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Ronin Films


David Fedele

David Fedele is an award-winning documentary filmmaker, musician, part-time philosopher and full-time incessant thinker.

He entered the world of documentary filmmaking through a love of travel and exploring different cultures, having traveled extensively throughout Australasia, Europe, the Middle East, South America and Africa.

Generally working alone, self-producing and self-funding his projects, David is particularly interested in exploring cultural, humanitarian and social justice issues.

David’s first film “PNG Style” followed David on a three-month solo journey around Papua New Guinea, and was awarded “Best Documentary” at the Portobello Film Festival 2010 in London, United Kingdom.

David returned to Papua New Guinea again in 2011, to produce “Bikpela Bagarap” (Big Damage), a film that which explores illegal logging in PNG, and the impact this is having on the local Indigenous communities and the environment. This film is currently screening at numerous festivals around the world, and has been broadcast on television in Australia and Papua New Guinea.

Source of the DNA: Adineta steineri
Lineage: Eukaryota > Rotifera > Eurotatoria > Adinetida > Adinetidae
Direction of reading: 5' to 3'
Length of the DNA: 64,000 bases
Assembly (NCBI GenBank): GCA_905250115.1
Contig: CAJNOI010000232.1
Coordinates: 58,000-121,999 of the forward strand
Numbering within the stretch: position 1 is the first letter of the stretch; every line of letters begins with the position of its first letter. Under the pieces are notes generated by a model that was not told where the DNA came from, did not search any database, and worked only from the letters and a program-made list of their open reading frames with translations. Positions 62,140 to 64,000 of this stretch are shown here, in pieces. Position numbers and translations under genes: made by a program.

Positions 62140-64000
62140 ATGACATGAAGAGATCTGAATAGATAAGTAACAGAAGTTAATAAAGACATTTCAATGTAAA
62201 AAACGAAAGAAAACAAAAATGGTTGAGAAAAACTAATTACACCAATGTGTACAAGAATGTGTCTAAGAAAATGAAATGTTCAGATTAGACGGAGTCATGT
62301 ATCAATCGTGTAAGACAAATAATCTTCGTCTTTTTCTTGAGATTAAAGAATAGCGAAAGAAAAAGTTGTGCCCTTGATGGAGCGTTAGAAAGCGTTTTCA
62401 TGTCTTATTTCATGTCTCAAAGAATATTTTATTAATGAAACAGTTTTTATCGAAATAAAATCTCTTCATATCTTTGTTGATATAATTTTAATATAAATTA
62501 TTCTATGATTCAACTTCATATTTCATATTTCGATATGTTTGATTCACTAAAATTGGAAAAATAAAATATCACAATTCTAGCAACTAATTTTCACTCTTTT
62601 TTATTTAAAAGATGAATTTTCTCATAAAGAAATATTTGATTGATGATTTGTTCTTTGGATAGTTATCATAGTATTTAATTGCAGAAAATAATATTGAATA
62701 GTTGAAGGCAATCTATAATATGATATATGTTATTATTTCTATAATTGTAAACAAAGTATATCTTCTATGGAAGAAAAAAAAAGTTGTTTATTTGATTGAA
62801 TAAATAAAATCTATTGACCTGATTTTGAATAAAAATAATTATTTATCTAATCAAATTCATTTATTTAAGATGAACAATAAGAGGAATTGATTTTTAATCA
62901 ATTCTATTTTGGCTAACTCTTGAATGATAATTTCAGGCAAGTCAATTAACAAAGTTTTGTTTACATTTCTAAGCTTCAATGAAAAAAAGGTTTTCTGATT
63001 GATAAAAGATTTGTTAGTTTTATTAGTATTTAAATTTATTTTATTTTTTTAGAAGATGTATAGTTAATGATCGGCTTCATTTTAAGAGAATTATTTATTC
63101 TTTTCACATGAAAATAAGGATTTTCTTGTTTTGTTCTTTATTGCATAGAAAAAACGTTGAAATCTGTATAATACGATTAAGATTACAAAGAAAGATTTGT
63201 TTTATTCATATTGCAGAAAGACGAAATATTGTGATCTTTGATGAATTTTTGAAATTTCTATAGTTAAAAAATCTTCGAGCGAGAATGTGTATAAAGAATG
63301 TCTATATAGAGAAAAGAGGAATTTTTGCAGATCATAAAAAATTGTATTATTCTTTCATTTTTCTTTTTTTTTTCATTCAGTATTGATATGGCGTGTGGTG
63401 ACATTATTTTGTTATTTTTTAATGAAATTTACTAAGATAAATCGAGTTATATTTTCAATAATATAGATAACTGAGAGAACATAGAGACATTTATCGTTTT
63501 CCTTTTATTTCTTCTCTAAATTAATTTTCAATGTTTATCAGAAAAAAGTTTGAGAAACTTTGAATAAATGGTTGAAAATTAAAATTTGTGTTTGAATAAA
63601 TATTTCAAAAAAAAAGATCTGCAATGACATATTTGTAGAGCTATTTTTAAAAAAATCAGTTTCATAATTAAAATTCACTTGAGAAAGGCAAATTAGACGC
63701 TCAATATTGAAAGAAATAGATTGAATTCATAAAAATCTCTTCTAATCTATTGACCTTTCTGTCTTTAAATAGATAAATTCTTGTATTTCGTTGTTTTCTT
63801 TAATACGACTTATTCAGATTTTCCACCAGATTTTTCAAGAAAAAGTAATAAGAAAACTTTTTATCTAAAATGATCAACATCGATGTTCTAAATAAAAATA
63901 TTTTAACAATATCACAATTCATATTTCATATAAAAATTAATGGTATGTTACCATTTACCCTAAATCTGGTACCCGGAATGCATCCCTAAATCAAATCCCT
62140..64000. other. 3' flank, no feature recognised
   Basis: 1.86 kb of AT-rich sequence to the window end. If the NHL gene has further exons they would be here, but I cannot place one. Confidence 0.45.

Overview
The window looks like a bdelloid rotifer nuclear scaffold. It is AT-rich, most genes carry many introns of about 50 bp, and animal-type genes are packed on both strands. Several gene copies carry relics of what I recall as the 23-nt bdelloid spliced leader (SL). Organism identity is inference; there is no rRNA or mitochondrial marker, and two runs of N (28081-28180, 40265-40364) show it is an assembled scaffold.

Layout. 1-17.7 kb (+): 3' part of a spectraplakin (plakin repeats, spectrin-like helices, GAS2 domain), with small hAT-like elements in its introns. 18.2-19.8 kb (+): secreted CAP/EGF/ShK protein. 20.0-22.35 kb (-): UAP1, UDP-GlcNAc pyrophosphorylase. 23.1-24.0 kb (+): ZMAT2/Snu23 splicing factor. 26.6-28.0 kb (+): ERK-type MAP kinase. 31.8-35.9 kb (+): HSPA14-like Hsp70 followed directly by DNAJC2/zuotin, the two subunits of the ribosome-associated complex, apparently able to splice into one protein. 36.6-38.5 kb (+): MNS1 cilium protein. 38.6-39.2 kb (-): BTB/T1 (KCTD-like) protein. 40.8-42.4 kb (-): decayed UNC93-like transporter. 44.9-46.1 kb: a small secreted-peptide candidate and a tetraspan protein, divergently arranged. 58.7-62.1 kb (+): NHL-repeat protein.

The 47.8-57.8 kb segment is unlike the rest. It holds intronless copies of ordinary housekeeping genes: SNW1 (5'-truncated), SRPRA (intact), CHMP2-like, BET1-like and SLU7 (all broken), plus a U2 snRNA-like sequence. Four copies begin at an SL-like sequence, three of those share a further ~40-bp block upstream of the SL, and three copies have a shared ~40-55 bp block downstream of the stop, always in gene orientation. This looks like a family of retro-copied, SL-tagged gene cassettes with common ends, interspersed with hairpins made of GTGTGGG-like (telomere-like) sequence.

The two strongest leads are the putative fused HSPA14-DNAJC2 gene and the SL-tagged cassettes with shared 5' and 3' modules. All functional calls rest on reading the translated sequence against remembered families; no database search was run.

David’s latest film “E-WASTELAND” was produced in early 2012, and without dialogue or narration, presents a visual portrait of unregulated electronic waste (e-waste) recycling in Ghana, West Africa, where electronics are not seen for what they once were, but rather for what they have become. The film premiered at the Accra Environmental Film Festival in June 2012, in Accra, Ghana, and is now being screened at film festivals around the world.



Bikpela Bagarap (Big Damage) reveals the human face of logging in Papua New Guinea. It is a tale of exploitation and broken promises, where local people are treated as second-rate citizens in their own country by Malaysian logging companies and corrupt politicians...


Have you ever wondered what happens to your electronics at the end of their life? Almost 50 million tonnes of e-waste (electronic waste) are generated worldwide every year...


"If there's one film you'd want all Australia to see and take on board, it would have to be David Fedele's The Land Between...